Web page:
Dr. Sue, my wife is Japanese so our son is half-Asian (no kidding, huh?!? Haha! Dr. Sue, you have a pretty good sense of humor! Oh, I didn’t mean anything by that. Sorry!)

Anyway, one day my wife was driving our son and his three Jewish friends to their lacrosse practice. My wife comes home and tells me, “Wow, those Jewish kids really know how to talk! Max couldn’t get a word in! No wonder they’re so successful. They have really good language skills.”

Dr. Sue, I told her, “Yeah, well, Max will have to learn how to get his two cents in. And some of their skills will rub off on him. He’ll learn from them.”

(Dr. Sue, I can’t talk to save my life so I can’t teach him how to talk! Thank God these boys can step in for me and fulfill this fatherly function, no? My dad never talked to me. He only yelled, so I don’t know how to do it!!!)

But Dr. Sue, after watching your video (very good acting! Oh, sorry. I didn’t mean anything by that) now I’m very concerned.

Maybe those boys were microaggressive?! Maybe my wife’s reaction was microaggressive? I don’t know! I’m so confused, Dr. Sue!

I’m only familiar with the really, really scary form of macroaggression I grew up with. I’m not familiar with these new subtle microaggressions. Are they really as bad as you say? I’m scared, Dr. Sue. Do you think all this microaggression that’s killing our son will mean he’ll grow up and have no sense of humor? Oh, God, Dr. Sue, please tell me that’s not the case!

Dr. Sue, you like the movie, “The Graduate”?

Dr. Sue, one day when I was about 10, I was standing on the end of our pool diving board, watching my dad swim laps of breaststroke below. Dr. Sue, I wanted to know if he was capable of just one tender Hugh Beaumont moment with me—no aggression.

Dr. Sue, I asked him how our German Shepherd, Heidi, had puppies with that boy German Shepherd they brought over one day. (I already knew the answer, Dr. Sue. I just wanted to see what he’d say.)

Dr. Sue, without missing a stroke as he swam, he barked out, “They f*cked.”

Dr. Sue, that was kind of aggressive for a Hugh Beaumont moment, wasn’t it? Not good English! I was disappointed, Dr. Sue. I realized then that it was hopeless. I realized he’d never talk to me like my friends’ fathers talked to my friends or the way those fathers on TV talked to their boys. Oh, Hugh Beaumont!

What? What did I do then, Dr. Sue? I don’t know. I don’t remember. I probably went over to my friend’s house across the street to play. Dr. Sue, was it wrong of me to just move on, live and learn, and just make the best of things?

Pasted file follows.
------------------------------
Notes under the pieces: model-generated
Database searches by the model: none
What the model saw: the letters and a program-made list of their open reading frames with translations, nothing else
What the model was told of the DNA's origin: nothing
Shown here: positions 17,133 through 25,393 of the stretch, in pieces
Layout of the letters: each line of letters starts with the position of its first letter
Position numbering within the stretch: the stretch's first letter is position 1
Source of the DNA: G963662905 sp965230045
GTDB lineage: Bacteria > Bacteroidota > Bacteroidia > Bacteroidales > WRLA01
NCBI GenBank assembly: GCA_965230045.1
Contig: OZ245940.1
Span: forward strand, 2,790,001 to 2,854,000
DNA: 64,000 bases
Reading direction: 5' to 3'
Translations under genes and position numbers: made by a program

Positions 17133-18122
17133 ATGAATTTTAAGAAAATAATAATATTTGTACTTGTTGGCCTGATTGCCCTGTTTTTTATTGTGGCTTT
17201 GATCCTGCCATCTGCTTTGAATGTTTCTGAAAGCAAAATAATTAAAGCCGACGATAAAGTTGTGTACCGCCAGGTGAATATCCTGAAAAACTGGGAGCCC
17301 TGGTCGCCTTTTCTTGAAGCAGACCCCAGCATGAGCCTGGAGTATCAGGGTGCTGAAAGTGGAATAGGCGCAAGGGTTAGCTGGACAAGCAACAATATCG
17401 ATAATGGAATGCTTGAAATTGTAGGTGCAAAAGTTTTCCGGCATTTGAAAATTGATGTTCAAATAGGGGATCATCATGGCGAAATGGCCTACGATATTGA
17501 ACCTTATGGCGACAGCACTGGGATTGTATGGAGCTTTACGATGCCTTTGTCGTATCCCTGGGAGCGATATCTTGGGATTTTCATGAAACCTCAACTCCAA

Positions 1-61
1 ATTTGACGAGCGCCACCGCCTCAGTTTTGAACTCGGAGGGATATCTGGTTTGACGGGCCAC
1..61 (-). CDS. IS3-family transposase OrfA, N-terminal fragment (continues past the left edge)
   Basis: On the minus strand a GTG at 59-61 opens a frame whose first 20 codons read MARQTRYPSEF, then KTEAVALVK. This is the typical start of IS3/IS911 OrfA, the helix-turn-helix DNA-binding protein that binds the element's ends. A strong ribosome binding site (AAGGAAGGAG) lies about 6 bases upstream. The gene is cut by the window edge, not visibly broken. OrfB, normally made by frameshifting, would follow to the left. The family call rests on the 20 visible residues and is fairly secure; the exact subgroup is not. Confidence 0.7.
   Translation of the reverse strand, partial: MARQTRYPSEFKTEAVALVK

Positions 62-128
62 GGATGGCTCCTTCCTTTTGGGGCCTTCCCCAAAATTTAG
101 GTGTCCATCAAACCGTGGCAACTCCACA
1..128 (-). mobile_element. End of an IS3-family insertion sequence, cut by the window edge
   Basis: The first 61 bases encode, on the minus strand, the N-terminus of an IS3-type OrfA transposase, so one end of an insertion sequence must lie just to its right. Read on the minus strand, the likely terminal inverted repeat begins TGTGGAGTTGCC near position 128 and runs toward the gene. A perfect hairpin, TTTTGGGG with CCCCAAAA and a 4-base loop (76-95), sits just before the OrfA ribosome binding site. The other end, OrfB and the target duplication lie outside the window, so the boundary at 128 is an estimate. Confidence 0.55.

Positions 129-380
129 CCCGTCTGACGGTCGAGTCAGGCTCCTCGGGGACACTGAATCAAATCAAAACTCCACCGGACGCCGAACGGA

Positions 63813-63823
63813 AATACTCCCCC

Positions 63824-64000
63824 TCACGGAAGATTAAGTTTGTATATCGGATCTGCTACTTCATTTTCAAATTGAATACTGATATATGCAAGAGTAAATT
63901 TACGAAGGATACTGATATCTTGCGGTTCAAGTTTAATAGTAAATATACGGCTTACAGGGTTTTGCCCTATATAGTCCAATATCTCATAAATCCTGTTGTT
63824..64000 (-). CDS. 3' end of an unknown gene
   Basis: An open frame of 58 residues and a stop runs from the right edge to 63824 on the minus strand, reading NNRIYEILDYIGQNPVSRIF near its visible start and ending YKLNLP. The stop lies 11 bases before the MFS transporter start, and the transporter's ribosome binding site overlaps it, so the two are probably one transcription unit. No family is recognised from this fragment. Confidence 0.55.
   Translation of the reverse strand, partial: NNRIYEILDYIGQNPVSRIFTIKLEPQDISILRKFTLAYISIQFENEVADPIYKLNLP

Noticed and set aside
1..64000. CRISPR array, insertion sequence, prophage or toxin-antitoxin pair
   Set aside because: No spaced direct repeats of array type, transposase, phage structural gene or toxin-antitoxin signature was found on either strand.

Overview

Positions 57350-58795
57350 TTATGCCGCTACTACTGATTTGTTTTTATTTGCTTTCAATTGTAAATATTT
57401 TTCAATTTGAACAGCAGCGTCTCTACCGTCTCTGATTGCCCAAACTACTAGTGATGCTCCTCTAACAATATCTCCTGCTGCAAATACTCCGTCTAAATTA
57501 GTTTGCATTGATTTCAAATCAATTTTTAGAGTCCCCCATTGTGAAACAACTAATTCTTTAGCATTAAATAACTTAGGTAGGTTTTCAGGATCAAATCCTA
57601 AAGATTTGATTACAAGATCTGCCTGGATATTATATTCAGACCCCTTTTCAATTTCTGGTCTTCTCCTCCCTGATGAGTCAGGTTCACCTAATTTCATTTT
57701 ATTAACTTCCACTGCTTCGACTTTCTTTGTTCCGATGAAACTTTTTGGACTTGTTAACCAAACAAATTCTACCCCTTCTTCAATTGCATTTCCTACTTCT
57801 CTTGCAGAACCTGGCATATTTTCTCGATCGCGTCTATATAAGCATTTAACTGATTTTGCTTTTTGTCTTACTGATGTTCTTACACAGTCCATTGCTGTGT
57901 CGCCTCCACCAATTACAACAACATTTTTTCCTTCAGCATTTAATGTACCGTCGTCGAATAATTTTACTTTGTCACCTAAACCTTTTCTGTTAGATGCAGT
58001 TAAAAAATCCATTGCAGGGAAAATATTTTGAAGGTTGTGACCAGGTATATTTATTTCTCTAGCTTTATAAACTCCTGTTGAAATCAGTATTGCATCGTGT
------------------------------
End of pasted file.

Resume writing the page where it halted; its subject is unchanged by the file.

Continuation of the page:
Dr. Sue, now I’m all grown up and a father. I’m so different than my father. My kids aren’t afraid of me and they seem happy and well-adjusted and seem to love me. Dr. Sue, they each have a great sense of humor about life and its setbacks. (Sorry, I encouraged that. I admit it, Dr. Sue.) Yep, always joking. You should hear them laugh at their mother’s English!! Japlish!! She laughs about it, too! Oh, sorry, Dr. Sue. I forgot. You think life isn’t anything to laugh about. But … but … Dr. Sue. That’s how I survived. I learned to just laugh at things.

Dr. Sue … now that I know parenting is part art and part science, and my kids are all happy, I wonder … Do you think my father was some kind of parenting da Vinci? Dr. Sue, do you think he saw the future and was planning this outcome all that time… part art and part science?!

Haha! Dr. Sue, Just kidding!!! (Oh, man. You’re so serious, Dr. Sue. No fun in your life, or what?)

No, Dr. Sue. He didn’t plan it. He was too busy being aggressive.

I made it come out this way, Dr. Sue. It wasn’t easy.

I’d never ever want to go through all that again, Dr. Sue. It was hard. Really, really hard, Dr. Sue.

I just wish there had been an easier way to toughen myself up.

I wish he had just named me Sue.

    platypus in reply to LukeHandCool. | February 19, 2014 at 7:26 pm

    Exquisite. Dave Barry is nervous about the competition.

    Japlish made me LoL. My kid went over to China during his senior year at UW and came back with a real-life little China doll. Anyway, she could not speak a word of English so of course my prankster son taught her American idioms and slang first (or most). It was funny as heck to hear her talk – certain phrases came out in perfect English; others she needed to ask my son in Chinese how to say it so a sentence became a meandering walk in the park.

Professor Sue probably doesn’t live or work in an area where they play the knockout game, or gangs on motorcycles pull people out of cars and beat them. It must be wonderful there.

Just watched video. LOL. First thing I thought: Is this real? Or a droll Saturday Night Live skit? (from the days when SNL was actually funny?)

Professor Jacobson:
When I post a comment on this blog, I am forced to click a button labeled “submit”. Clearly this is a microaggression.

    platypus in reply to pst314. | February 19, 2014 at 7:31 pm

    This will be corrected in version 2.0 where a “reject” button will be added and an optional “unknown” button for fence straddlers.